when my mother was a little girl
and martial law by dictator Marcos was forced upon her country
she remembered the day the Marcos regime raided her house
to look for her fatherâ€™s weapons.
She told me
he had spears,
from indigenous tribes in the mountains
machetes from his father’s father
butterfly knives, from his gang brothers
and everything he could put his hands on that would be used to protect his own.
she told me that the government
was trying to take anything that could overthrow them.
44 years later and my parents,
who have lived through the slaughter
request that I donâ€™t go to protests whenever Iâ€™m home.
or if ever at all.
they say itâ€™s too dangerous for me,
they say itâ€™s not my problem to fight.
My father told me,
they used to kill people who speak out as much as You do
â€œyouÂ speak like you have no name, no face to save,â€
both of them tell me Â just finish school, thatâ€™s all we ever wanted for our daughters.
both of them would probably want me to be as invisible as possible
but they never raised me that way.
my father fed me fire ants and taught me how to sing to make my voice stronger
my mother taught me how to fight back, how to be fair.
what is marginalized oppression but a big brother?
who makes my people feel like invisibility is the only way to stay alive
that makes my people stay complacent in their role as caregiver, as student, as tally mark
never present, or whole, or complex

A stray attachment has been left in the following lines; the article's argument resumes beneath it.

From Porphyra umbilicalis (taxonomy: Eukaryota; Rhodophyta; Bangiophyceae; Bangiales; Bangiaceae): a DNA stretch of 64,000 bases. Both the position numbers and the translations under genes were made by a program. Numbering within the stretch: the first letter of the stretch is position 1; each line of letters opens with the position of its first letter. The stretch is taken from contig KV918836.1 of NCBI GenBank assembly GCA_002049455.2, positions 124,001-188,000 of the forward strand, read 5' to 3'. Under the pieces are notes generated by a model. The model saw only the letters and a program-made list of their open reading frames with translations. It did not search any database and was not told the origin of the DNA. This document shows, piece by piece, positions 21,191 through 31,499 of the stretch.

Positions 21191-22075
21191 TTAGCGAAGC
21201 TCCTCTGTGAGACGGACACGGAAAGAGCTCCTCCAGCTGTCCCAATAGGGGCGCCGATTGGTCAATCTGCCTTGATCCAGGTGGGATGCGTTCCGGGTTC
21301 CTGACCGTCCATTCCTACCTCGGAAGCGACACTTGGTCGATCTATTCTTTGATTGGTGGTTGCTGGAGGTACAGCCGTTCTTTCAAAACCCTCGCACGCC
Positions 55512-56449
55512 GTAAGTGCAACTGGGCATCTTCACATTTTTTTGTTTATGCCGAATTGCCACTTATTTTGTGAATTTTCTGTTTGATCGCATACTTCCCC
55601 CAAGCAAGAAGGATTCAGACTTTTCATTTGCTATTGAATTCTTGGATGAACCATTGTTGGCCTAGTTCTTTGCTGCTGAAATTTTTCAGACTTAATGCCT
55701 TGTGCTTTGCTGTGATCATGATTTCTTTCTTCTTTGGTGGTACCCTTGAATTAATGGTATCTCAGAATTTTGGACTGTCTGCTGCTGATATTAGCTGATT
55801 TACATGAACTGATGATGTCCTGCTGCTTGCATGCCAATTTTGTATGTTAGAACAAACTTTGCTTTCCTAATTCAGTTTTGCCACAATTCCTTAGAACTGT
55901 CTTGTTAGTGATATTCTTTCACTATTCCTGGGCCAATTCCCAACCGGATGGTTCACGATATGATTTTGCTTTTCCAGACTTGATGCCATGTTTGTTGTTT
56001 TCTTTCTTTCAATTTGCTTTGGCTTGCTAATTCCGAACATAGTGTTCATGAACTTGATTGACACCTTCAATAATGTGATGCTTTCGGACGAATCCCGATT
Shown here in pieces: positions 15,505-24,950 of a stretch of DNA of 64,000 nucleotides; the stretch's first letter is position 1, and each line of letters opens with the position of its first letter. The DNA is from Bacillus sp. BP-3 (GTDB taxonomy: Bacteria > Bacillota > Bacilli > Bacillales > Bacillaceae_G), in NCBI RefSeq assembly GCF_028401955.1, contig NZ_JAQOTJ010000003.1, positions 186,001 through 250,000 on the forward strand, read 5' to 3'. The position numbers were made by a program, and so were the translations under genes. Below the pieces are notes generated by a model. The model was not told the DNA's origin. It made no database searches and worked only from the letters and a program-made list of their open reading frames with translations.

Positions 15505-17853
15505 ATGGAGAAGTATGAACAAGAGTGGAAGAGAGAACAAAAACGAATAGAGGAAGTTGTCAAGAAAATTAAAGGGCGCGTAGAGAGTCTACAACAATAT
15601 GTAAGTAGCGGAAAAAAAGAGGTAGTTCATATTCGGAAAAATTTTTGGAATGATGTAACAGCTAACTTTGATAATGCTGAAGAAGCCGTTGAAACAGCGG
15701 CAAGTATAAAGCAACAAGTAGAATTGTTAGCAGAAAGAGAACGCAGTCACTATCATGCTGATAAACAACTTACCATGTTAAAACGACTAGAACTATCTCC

never authentic,Â always dubbed or translated or voiced over
what is America but a regime,
taking all of our weapons
My voice is my butterfly knife
it is my indigenous mountain spear
my words are machete
ready to cut at any moment
my heart is a rifle my grandfather made out of scrap metal and tree trunks
and my body is armor made of every prayer my grandmother lit a candle for
Iâ€™m the offspring of two people who silently protested against the mistreatment of their daughters
I am the product of an island that swallows itself whole and recovers the next morning
I am the daughter of the sun
a sand skinned girl who refuses to fade to the back ground
and there is nothing that will ever dim my light.
there is nothing that can ever scare me out of my glory
I have never met my grandfather
he died before I could ever start remembering his face.
my mother tells me he managed to hide one machete
she keeps it in our closet in the Philippines
it is rusty and heavy
I am 13 and she teaches me how to hold it
carry it like first child
and grip it like last day
this is when I know where I belong
this is how a girl becomes a woman
this is what a homecoming looks like
Power, is a brown girl finding her weapons and learning how to use it.
Power, is how memory can repeat a history that was supposed to be erased,
Power, is how a grand daughter can revive a legacy that the empire tried to destroy.